In the Name of Salomé
Reviewed by Belinda Acosta, Fri., June 16, 2000
In the Name of Salomé: A Novelby Julia Alvarez
Algonquin Books, 368 pp., $23.95
Some books demand reading all at once, books where extraordinary excursions through time and place, and odysseys of the heart capture from the first page, and day turns to night before the reader lifts her eyes from the book. Julia Alvarez's new novel, In the Name of Salomé, is one of these books.
Featuring Dominican poet Salomé Ureña and her daughter Camila, Alvarez's novel is based on extensive research, interviews, and hard-to-find material, including early manuscripts of Salomé's work. Alvarez does not consider her book "biography, historical portraiture or even a record of all I learned, but a work of the imagination," according to her acknowledgments.
Salomé's poems stirred a generation of progressive thinkers starting in 1874, when political upheavals throughout the Caribbean were already a mainstay of life among the island nations. That few readers in this part of the world know Salomé's work today is not unusual, as "Americans don't interest themselves in the heroes and heroines of minor countries until someone makes a movie about them," Alvarez's Camila remarks early in the book.
Though celebrated during her lifetime, Alvarez offers a Salomé whose introversion, feelings of separation because of her skin color, and conflicted relationships with the men in her life exist as partial explanation for her near disappearance into the shadows of history. But In the Name of Salomé is not merely a history lesson. It also follows the path of Camila's search to know the mother she lost at age three, and of her own identity. After a life of teaching and meeting the expectations of her father and brothers, she uproots herself from New England at age 65 to move to Cuba at the height of the Castro revolution. There, she seeks to discover for herself the idea of "patria," and the role of love in the fight for justice and in all human relationships.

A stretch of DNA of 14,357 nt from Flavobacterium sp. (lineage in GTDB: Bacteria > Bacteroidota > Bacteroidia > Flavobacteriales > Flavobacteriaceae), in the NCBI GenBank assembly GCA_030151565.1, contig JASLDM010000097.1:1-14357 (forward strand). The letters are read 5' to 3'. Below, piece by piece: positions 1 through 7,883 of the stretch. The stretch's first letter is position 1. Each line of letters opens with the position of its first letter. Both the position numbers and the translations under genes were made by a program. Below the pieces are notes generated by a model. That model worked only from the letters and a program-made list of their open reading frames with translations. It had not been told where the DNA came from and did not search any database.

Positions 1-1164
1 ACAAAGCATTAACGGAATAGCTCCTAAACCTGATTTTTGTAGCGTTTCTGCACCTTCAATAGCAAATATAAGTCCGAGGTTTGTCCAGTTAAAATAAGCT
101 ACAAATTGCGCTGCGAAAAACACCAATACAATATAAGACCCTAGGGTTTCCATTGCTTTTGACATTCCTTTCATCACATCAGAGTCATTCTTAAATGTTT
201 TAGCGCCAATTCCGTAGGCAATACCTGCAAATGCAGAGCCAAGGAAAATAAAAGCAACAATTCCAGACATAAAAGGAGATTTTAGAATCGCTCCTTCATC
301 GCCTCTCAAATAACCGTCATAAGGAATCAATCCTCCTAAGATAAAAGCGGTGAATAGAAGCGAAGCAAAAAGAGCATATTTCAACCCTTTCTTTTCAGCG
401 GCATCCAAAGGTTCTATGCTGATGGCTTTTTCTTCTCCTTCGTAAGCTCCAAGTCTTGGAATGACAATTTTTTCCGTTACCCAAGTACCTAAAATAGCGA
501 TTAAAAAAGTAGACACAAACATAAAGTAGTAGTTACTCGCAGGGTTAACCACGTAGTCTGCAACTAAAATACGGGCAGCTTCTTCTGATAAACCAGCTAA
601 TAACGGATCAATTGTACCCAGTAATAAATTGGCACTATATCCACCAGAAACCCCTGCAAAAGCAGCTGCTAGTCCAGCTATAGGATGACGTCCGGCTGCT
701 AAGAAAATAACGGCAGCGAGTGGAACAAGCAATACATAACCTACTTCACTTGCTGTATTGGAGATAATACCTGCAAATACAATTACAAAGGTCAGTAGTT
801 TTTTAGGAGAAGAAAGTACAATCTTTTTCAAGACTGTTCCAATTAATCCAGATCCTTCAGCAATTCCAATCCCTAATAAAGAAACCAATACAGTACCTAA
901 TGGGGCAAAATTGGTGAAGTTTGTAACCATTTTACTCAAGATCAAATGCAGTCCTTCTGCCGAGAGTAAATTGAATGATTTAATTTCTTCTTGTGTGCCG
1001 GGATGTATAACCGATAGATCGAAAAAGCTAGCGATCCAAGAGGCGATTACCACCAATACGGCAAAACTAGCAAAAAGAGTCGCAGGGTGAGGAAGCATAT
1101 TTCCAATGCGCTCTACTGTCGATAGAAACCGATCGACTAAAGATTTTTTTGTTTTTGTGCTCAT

Alvarez unfolds the lives of Salomé and Camila in complementary chapters, alternating between the two lives with first person and an omniscient narrator. Though the style is demanding, the reader derives satisfaction in the same way a person who comes across the relics of lives past, and pieces together a landscape previously unknown by the dead and the living. These flushes of discovery make In the Name of Salomé a satisfying and intriguing read.